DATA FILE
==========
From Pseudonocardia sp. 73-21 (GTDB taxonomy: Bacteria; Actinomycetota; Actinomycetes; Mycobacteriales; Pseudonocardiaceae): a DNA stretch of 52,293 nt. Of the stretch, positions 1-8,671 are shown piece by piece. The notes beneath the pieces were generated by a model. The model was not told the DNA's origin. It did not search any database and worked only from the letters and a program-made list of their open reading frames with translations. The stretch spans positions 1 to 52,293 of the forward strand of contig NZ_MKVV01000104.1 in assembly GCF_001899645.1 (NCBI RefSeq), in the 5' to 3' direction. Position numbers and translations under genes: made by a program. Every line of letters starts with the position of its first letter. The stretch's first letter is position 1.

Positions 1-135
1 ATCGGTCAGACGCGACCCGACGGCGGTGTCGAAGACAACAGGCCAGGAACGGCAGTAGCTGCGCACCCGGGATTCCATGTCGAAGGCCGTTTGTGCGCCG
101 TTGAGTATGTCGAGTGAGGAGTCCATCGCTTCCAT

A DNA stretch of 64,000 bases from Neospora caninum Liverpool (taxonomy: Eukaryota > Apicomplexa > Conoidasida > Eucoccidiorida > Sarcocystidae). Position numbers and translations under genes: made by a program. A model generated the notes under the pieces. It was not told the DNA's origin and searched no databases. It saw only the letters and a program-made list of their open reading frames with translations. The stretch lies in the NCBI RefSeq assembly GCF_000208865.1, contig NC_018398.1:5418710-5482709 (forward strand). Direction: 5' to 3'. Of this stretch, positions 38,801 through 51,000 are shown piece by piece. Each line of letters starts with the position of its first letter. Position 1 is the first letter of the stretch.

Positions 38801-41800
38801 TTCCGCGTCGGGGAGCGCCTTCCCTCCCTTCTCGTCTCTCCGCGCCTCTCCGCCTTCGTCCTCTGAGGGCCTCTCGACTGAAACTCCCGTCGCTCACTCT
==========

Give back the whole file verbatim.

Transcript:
From Pseudonocardia sp. 73-21 (GTDB taxonomy: Bacteria; Actinomycetota; Actinomycetes; Mycobacteriales; Pseudonocardiaceae): a DNA stretch of 52,293 nt. Of the stretch, positions 1-8,671 are shown piece by piece. The notes beneath the pieces were generated by a model. The model was not told the DNA's origin. It did not search any database and worked only from the letters and a program-made list of their open reading frames with translations. The stretch spans positions 1 to 52,293 of the forward strand of contig NZ_MKVV01000104.1 in assembly GCF_001899645.1 (NCBI RefSeq), in the 5' to 3' direction. Position numbers and translations under genes: made by a program. Every line of letters starts with the position of its first letter. The stretch's first letter is position 1.

Positions 1-135
1 ATCGGTCAGACGCGACCCGACGGCGGTGTCGAAGACAACAGGCCAGGAACGGCAGTAGCTGCGCACCCGGGATTCCATGTCGAAGGCCGTTTGTGCGCCG
101 TTGAGTATGTCGAGTGAGGAGTCCATCGCTTCCAT

A DNA stretch of 64,000 bases from Neospora caninum Liverpool (taxonomy: Eukaryota > Apicomplexa > Conoidasida > Eucoccidiorida > Sarcocystidae). Position numbers and translations under genes: made by a program. A model generated the notes under the pieces. It was not told the DNA's origin and searched no databases. It saw only the letters and a program-made list of their open reading frames with translations. The stretch lies in the NCBI RefSeq assembly GCF_000208865.1, contig NC_018398.1:5418710-5482709 (forward strand). Direction: 5' to 3'. Of this stretch, positions 38,801 through 51,000 are shown piece by piece. Each line of letters starts with the position of its first letter. Position 1 is the first letter of the stretch.

Positions 38801-41800
38801 TTCCGCGTCGGGGAGCGCCTTCCCTCCCTTCTCGTCTCTCCGCGCCTCTCCGCCTTCGTCCTCTGAGGGCCTCTCGACTGAAACTCCCGTCGCTCACTCT